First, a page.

1: Take a planned recovery week from training and diet.
Your body actually makes muscle while resting, in training you break down your muscle and it recovers while resting using the fuel you give it in form of proper nutrition.
Some advantages of recovery week.
- Ensures proper recovery and muscle repair.
- Refreshes and relaxes your CNS (central nervous system) which can be stressed due to overload.
- Gives your joints and ailments a well-deserved break.
2: Include Supersets:
Now if you are an intermediate at the gym you are well aware of supersets, include this method to increase your training volume and intensity. This helps to accelerate your calorie expenditure in the gym and thus helps in increasing the calorie deficit further. Also, it keeps your heart rate up so just pushes your muscle to burn energy further than it is used to.
3: Drop sets:
In this technique, you add additional reps (which basically does the same as above i.e increase in volume) after reaching failure in each set. So with this technique you fatigue your muscle further and gives then a reason to stimulate further muscle growth.
Here’s a sample on how a drop set looks like:
Set 1: 100lbs 12reps
5. How to workout for mass:
In order for your muscle to grow, you need to give it enough reason to do so. Let us first understand how/when does our body grow. While training we actually break our muscle. So it starts craving for recovery and in order to do so proper nutrition is required, the recovery process makes our muscle absorb most of the nutrients and its storage capacity increases which will encourage it to grow.
Now, how to give your muscle enough work while training. You need to put your muscle under stress every time you workout. Here’s are few tips on how to do it.
Mechanical Load: Tension loading of muscles through exercise is a prerequisite for muscle hypertrophy.
Chronic Stimulation: Our muscles takes 24-48 hours to recover.
Acute responses to training, such as increased rates of protein accretion, return to normal in about 36 hours. Given these facts, you would not want to waste any time after the muscles have recovered. So you should actively have at least a day of complete rest to recover.
Progressive Load: Over time, the tissue adapts and becomes resistant to the effects of mechanical load. To remain effective, the load must be steadily increased over time at a pace which exceeds the rate of adaptation.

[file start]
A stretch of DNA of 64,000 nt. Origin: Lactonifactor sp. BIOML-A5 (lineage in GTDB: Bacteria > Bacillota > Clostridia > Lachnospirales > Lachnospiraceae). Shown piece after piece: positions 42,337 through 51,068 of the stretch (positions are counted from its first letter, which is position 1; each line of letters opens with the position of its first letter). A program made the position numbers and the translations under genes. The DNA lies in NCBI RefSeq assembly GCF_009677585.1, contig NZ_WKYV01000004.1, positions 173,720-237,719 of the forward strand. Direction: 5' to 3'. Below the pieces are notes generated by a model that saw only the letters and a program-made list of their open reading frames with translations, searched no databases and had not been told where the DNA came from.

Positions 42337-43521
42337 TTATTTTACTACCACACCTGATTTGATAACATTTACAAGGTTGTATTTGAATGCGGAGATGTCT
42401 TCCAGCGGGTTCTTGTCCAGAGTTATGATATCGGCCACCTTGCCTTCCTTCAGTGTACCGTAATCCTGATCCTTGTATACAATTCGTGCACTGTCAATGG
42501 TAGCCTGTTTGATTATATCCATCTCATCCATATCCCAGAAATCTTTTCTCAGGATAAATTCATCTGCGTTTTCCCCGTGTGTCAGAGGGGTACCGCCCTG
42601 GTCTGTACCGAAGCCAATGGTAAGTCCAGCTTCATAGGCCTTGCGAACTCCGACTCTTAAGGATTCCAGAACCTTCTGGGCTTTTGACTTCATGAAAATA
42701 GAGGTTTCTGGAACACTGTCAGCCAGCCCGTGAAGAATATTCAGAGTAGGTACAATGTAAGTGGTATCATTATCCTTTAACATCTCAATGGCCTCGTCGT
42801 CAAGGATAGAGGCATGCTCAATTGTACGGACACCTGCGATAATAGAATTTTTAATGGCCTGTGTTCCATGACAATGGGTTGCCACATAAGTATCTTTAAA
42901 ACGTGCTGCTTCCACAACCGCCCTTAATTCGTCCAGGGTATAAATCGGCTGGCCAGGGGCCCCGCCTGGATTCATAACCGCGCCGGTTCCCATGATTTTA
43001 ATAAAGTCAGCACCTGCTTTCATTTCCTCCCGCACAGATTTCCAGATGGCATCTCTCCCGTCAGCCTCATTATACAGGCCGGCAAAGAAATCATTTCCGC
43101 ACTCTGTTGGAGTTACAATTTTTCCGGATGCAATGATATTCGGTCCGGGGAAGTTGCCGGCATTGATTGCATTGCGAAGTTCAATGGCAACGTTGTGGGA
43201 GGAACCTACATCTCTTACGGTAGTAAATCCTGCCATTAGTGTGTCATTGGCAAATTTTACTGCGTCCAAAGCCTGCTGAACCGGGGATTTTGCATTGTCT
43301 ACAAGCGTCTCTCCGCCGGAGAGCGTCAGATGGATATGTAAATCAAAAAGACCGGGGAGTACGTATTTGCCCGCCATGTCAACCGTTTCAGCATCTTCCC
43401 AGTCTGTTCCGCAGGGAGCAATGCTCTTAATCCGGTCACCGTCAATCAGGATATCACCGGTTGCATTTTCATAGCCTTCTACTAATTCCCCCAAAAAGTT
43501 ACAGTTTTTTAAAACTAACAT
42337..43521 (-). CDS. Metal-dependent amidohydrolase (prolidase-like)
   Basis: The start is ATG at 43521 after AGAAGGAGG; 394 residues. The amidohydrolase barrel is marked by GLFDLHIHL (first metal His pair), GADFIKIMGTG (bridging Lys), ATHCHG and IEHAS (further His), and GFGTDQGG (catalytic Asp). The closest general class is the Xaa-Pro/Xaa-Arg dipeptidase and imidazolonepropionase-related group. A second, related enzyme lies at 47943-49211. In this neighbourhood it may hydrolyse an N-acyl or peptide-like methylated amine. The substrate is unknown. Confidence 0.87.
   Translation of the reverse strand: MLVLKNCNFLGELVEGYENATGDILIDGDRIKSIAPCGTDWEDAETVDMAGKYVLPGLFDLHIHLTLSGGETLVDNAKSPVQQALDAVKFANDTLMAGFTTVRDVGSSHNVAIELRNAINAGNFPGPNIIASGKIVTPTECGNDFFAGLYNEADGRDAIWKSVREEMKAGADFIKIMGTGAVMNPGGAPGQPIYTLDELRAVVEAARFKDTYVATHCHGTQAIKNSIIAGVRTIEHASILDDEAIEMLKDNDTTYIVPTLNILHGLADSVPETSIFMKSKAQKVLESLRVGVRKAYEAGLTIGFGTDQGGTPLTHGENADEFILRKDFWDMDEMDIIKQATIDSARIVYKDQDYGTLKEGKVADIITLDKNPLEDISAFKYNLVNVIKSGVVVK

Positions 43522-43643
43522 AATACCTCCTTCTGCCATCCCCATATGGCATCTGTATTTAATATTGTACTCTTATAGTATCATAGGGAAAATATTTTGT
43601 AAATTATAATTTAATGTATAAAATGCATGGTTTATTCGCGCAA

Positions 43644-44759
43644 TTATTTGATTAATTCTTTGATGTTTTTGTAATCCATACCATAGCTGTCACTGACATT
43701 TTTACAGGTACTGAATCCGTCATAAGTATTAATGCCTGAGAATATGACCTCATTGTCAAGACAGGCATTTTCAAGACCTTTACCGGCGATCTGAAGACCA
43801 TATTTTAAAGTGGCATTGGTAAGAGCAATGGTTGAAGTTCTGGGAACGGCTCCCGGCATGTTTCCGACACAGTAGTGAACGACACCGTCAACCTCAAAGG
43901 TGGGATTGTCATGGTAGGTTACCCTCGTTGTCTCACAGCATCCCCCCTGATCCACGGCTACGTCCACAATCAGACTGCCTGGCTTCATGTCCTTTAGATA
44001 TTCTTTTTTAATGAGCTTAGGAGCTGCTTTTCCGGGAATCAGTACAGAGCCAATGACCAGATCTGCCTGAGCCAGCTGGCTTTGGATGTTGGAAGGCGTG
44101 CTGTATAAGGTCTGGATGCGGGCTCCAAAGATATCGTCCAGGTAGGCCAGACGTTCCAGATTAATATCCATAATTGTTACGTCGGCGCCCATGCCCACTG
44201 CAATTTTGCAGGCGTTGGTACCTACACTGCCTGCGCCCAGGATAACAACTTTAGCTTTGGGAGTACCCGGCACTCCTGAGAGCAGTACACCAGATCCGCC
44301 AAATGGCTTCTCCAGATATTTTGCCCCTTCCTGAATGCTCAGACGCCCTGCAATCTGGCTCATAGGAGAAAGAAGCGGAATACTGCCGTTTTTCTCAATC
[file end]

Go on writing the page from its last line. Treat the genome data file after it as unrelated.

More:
Strategic Deconditioning: When the load has been increased at the appropriate pace for long enough, the weights either become intolerable, or the risk of injury becomes too great. Now, since the load can no longer be increased, the adaptation to the load must be reversed. To accomplish this, after the highest weights are used, training is halted for a period to allow the muscles to "Decondition" and allow recovery response to training once again. This can take place after every 6-8 week and can take 7-14 days to fully recover. Here’s a sample on how to incorporate this in your training plan.
Say for example Bench Press:
Week 1: 6-8 reps 100lbs
Week 2: 6-8 reps 110lbs
Week 3: 6-8 reps 120lbs
Week 4: 6-8 reps 130lbs
Now at this point you may need a decondition or DE load
DE load week.
Post DE load week.
Week 1: 6-8reps 110lbs
Week 2: 6-8 reps 120lbs
Week 3: 6-8 reps 130lbs
Week 4: 6-8 reps 140lbs
So, if you notice over a period you have increased your strength in Bench press and so also this means that your one rep max has gone up, more strength means more muscle.
6: How can we differentiate between good fat and bad fat? Is there anything like bad fat??
This is a question we get asked more often than not, many of you will also try to eliminate fats completely from your diet. The truth is, that we need fats. It all depends on the source of food you are getting it from. Let’s make it easy and separate fats into two forms “Good Fats & Bad Fats”.
The fats to avoid are Bad Fats (trans fats). These fats are often found to be in packaged or fried foods such as French fries, margarine, cake mixes, and Ramen noodles. These fats will raise LDL (bad cholesterol) and lower your HDL (good cholesterol). The reason these fats are so unhealthy is because most of them have undergone hydrogenation. Hydrogenation is a chemical process that food manufacturers use to keep the fat in packaged food from going bad.
Good Fats some unsaturated fats such as flax seed oil, peanut oil, palm kernel oil etc and saturated fats like coconut oil, butter, clarified butter etc are the good fats! Incorporating these into your diet can actually help you manage your omega 3 to omega 6 ratio and thus help have a healthy cholesterol level. The fat-soluble vitamins A, D, E, and K all require fat so that they can be absorbed into the body. Without fat, you will not be getting any of these essential vitamins. Foods such as avocado, paneer which are high in unsaturated, can actually keep you feeling full longer because they can take a longer time to digest. Fats are also extremely important for healthy hormone regulation and cognitive brain function.